Control your car from your phone: Ford Ranger, Everest And Transit lead new connected car push as FordPass Connect arrives in Australia

Ford’s first modem-equipped connected cars are arriving in Australia now as the brand rolls out its FordPass Connect across its Ranger, Everest and Transit products.

Those three models are just the beginning, too, with Ford promising every car in its line-up will be equipped with the technology as each vehicle line is updated.

The technology, which already exists in the USA and other markets, equips your Ford with a modem, allowing you to connect to your car via your mobile phone. At its most basic, it allows you to unlock or lock your car, start or stop your vehicle remotely, report your vital fluid levels (including the status of your fuel tank) and locate your car, all via a free-to-download application.

But the logical next step will be to provide over-the-air updates for you car, as well as allow Ford to sell new, premium features to existing customers.

“This is a new eco-system for Australian Ford customers,” says Ford’s Christine Wagner. “The FordPass app works in conjunction with the modem fitted to the car, and the two then work together to provide these connected services.

“These services are available on all cars that we make, the only exception is remote start, which is only available with an automatic – the function isn’t compatible with a manual gearbox – but other than that, all the services we have are available to all of our customers.

“It comes with our idea of fitting a modem to every single vehicle as part of our new model release strategy.”

One of the highlight features of fitting a SIM-equipped modem to your vehicle is the fact that the SIM roams the available networks, selecting the provider (be it Telstra, Optus or Vodafone) with the strongest signal.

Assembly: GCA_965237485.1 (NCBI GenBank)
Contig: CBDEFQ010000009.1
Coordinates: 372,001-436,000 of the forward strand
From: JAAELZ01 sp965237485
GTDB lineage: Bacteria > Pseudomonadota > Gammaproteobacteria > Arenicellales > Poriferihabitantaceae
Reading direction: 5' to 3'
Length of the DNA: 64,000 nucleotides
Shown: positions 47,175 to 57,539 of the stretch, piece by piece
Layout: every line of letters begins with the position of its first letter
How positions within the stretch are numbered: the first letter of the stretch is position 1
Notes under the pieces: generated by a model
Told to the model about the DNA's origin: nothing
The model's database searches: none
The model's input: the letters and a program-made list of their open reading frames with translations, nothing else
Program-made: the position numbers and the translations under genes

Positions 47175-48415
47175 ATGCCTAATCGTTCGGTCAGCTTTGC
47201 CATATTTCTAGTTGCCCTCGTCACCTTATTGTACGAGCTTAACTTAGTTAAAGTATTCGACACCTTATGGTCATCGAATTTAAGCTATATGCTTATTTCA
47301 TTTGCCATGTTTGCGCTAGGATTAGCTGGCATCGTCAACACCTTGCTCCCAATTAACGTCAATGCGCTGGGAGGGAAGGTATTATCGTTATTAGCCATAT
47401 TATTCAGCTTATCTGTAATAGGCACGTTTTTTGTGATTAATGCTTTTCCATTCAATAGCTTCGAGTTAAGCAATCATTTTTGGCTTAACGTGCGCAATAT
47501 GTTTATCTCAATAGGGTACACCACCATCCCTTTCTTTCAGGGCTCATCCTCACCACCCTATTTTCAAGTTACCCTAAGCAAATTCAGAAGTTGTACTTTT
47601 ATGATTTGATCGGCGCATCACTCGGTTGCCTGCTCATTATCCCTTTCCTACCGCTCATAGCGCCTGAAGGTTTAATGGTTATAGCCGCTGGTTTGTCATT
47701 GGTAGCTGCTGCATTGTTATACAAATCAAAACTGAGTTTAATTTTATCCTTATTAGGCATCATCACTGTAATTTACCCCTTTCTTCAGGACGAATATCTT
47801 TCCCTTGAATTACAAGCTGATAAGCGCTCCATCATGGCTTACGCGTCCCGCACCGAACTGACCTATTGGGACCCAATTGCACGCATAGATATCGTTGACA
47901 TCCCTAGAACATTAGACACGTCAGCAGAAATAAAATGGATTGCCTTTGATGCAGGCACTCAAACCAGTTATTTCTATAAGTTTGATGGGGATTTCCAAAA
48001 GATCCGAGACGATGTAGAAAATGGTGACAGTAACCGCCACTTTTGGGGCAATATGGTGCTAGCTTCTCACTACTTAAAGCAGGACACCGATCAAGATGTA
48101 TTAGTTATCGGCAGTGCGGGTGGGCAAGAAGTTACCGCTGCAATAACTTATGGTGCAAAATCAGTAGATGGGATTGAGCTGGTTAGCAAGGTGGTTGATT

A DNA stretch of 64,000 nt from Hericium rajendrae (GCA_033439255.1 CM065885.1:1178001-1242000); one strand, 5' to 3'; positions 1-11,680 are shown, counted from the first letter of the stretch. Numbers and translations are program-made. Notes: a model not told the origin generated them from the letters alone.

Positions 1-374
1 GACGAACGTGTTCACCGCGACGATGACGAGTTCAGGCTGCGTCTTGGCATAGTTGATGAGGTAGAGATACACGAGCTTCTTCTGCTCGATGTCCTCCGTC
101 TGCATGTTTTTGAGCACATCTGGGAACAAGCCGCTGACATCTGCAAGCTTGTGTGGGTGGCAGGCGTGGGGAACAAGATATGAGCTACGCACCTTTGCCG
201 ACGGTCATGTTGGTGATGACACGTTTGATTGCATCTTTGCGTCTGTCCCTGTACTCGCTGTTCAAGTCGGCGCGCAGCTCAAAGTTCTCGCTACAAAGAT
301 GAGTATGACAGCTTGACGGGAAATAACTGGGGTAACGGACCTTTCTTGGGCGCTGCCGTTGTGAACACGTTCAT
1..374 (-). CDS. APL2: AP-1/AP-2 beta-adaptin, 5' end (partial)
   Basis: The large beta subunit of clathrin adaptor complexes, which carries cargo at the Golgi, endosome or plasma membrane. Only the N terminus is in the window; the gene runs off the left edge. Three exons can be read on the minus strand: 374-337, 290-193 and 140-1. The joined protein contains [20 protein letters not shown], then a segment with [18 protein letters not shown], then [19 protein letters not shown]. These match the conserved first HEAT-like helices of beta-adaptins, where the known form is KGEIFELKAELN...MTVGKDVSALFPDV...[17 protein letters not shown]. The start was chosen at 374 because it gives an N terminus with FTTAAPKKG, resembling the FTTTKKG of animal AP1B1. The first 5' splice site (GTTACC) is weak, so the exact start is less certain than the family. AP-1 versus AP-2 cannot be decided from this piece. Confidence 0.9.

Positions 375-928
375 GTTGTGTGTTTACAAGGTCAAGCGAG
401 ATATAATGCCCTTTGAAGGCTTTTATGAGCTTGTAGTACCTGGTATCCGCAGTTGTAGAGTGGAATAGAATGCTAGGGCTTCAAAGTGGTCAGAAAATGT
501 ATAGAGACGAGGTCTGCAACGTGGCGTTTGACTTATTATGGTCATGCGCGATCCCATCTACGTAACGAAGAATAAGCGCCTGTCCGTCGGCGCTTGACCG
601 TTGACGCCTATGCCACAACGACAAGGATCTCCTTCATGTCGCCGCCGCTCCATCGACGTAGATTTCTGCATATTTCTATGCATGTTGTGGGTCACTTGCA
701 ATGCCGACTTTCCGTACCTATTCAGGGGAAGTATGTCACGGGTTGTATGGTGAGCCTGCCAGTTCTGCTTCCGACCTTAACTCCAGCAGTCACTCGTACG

That means that when using navigation with live traffic (another feature unlocked by FordPass), the on-board sat-nav will continue to function even if your mobile phone drops out of range, just as long as one of Australia’s three major mobile providers has signal.

Perhaps more important, most of the services are free (at least initially) with Ford including the feature in the sticker price of the vehicle, and covering the modem for the duration of the manufacturer warranty.

Even the live traffic function will be offered gratis for a period of three years, with customers asked to subscribe from that point, with that cost still being determined.

If you have an older car not equipped with a modem, a more basic version of the Ford app will be offered, allowing you to check your service schedule, locate a dealership and book a service.

The service will appear on Ranger, Everest and Transit product now, and will be rolled out across the rest of the Ford line-up as each vehicle is updated.